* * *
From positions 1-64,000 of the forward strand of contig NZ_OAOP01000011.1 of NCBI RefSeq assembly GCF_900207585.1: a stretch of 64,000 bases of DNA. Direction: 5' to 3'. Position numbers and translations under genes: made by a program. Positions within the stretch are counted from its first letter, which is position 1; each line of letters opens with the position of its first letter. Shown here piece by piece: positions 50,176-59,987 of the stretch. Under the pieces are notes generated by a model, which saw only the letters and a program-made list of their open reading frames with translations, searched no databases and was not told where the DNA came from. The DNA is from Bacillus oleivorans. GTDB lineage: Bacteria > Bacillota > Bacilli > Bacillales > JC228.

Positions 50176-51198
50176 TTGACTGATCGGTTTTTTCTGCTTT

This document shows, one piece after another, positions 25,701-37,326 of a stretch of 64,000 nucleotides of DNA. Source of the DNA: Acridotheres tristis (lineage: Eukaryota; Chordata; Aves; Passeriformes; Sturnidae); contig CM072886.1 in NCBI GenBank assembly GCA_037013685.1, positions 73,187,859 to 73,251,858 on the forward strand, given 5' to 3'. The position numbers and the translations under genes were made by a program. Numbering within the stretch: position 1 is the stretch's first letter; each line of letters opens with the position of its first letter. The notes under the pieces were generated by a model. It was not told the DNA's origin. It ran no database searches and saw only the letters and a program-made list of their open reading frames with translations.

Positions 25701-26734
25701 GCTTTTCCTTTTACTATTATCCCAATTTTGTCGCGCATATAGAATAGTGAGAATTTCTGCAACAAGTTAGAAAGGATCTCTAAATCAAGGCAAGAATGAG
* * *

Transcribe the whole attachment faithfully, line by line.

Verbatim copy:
From positions 1-64,000 of the forward strand of contig NZ_OAOP01000011.1 of NCBI RefSeq assembly GCF_900207585.1: a stretch of 64,000 bases of DNA. Direction: 5' to 3'. Position numbers and translations under genes: made by a program. Positions within the stretch are counted from its first letter, which is position 1; each line of letters opens with the position of its first letter. Shown here piece by piece: positions 50,176-59,987 of the stretch. Under the pieces are notes generated by a model, which saw only the letters and a program-made list of their open reading frames with translations, searched no databases and was not told where the DNA came from. The DNA is from Bacillus oleivorans. GTDB lineage: Bacteria > Bacillota > Bacilli > Bacillales > JC228.

Positions 50176-51198
50176 TTGACTGATCGGTTTTTTCTGCTTT

This document shows, one piece after another, positions 25,701-37,326 of a stretch of 64,000 nucleotides of DNA. Source of the DNA: Acridotheres tristis (lineage: Eukaryota; Chordata; Aves; Passeriformes; Sturnidae); contig CM072886.1 in NCBI GenBank assembly GCA_037013685.1, positions 73,187,859 to 73,251,858 on the forward strand, given 5' to 3'. The position numbers and the translations under genes were made by a program. Numbering within the stretch: position 1 is the stretch's first letter; each line of letters opens with the position of its first letter. The notes under the pieces were generated by a model. It was not told the DNA's origin. It ran no database searches and saw only the letters and a program-made list of their open reading frames with translations.

Positions 25701-26734
25701 GCTTTTCCTTTTACTATTATCCCAATTTTGTCGCGCATATAGAATAGTGAGAATTTCTGCAACAAGTTAGAAAGGATCTCTAAATCAAGGCAAGAATGAG